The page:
As for me, I gave up prosecution for examination for the LIFE side of the equation. After about 7 years, I also (again) hit that kind of brick wall.  So I'm reevaluating all those questions above.  I'll probably stay government for the life flexibility, but look for a different position that will pay a bit more or have more interesting work, like SPE or APJ or PCT, etc. 

Anyway, good luck, as always!  Find some things to be happy about in life while you make this transition.
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This comment: does not represent the opinion or position of the PTO or any law firm; is not legal advice; and represents only a few quick thoughts from the author, not a well-researched treatise.  Seek out the advice of a competent patent attorney for answers to specific questions you may have.

blakesq

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Re: Patent Prosecution Burn Out
« Reply #8 on: 03-06-18 at 02:01 pm »

patentnugget,  have you asked your bosses at your current firm if you can start doing post grant work?  I am sure they would love to have you do that work, if they aren't already doing it, so they can keep the fees. 
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PatentNugget

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Re: Patent Prosecution Burn Out
« Reply #9 on: 03-06-18 at 05:21 pm »

Burnout is not unique to any profession.

Make a list. 
What do you like about your current job.  Money?  Is the work interesting?  Good people?  Hours?
What don't you like?
What do you want from your job?
What do you want from LIFE?

You're going to need to balance all of these.

Look 5, 10 years into the future. What do you want?  Sometimes you need to take a step or two back to get forward where you want.  But sometimes what you have is actually pretty good.  A 7th year, I'd imagine you could be making 200k+, and that's nothing to sneeze at.  A lot of people hate their job for a lot less money.  Then again, the AIA is still relatively new, so there are still opportunities if you're willing to find/create them.  But they're not going to jump in your lap.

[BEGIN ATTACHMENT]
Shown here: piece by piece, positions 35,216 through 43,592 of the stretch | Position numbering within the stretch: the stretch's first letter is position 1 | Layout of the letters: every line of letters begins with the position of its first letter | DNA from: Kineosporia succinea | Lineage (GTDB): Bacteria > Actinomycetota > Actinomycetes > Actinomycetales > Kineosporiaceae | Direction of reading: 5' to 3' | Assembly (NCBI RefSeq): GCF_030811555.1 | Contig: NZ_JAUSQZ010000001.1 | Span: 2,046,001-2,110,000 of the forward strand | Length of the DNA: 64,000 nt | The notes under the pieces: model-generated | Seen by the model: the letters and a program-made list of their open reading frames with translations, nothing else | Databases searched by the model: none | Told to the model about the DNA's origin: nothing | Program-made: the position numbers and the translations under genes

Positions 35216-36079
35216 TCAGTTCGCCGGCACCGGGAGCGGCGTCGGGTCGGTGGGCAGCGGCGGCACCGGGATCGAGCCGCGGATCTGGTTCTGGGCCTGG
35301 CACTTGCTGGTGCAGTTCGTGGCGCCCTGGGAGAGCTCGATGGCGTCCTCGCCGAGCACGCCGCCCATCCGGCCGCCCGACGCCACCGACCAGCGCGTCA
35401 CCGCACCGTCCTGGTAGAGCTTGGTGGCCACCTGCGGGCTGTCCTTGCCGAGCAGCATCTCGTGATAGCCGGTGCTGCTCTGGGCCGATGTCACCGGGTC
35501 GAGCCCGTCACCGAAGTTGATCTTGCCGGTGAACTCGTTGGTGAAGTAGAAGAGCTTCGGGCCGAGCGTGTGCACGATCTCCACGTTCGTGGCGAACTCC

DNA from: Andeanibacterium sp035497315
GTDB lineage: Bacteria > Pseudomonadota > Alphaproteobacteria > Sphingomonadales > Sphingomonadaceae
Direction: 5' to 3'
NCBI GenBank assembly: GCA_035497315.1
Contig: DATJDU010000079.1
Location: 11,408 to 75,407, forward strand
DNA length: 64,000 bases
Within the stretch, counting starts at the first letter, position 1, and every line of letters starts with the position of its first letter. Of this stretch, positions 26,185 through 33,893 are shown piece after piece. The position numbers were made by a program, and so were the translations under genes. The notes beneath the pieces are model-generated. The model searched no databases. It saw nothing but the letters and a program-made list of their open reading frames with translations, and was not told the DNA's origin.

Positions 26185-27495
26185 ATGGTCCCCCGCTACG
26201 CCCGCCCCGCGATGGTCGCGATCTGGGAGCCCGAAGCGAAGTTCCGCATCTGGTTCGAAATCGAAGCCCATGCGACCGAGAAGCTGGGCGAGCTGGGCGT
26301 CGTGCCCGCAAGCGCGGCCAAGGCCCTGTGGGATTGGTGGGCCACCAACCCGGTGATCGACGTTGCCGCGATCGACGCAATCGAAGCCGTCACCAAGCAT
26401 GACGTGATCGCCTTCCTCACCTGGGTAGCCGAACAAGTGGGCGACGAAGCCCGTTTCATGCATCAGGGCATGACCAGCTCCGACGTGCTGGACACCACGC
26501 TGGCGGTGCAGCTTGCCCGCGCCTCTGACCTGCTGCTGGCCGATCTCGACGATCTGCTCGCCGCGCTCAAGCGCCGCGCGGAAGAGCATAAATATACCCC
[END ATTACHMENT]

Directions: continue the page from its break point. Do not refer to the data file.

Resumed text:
As for me, I gave up prosecution for examination for the LIFE side of the equation. After about 7 years, I also (again) hit that kind of brick wall.  So I'm reevaluating all those questions above.  I'll probably stay government for the life flexibility, but look for a different position that will pay a bit more or have more interesting work, like SPE or APJ or PCT, etc. 

Anyway, good luck, as always!  Find some things to be happy about in life while you make this transition.

I really appreciate your thoughts! 

My firm is small.  I am not making $200k+.  I wouldn't be be looking if I did.  I want to make more money, but I do have a good work-life balance at my current firm.  I just don't want to do the work anymore.  Like I said i'm burned out and the prosecution business has changed a lot.  Honestly, i dont think there's anyone in a firm small firm (i.e., fewer than 15 attorneys) making $200k+ as a base salary doing nothing but Office Actions and writing applications.  Those days are over. 

patentnugget,  have you asked your bosses at your current firm if you can start doing post grant work?  I am sure they would love to have you do that work, if they aren't already doing it, so they can keep the fees. 

We don't have any post grant work at our firm.  So that opportunity is not available.  Our clients use other firms for their litigation. Thank you also for your reply.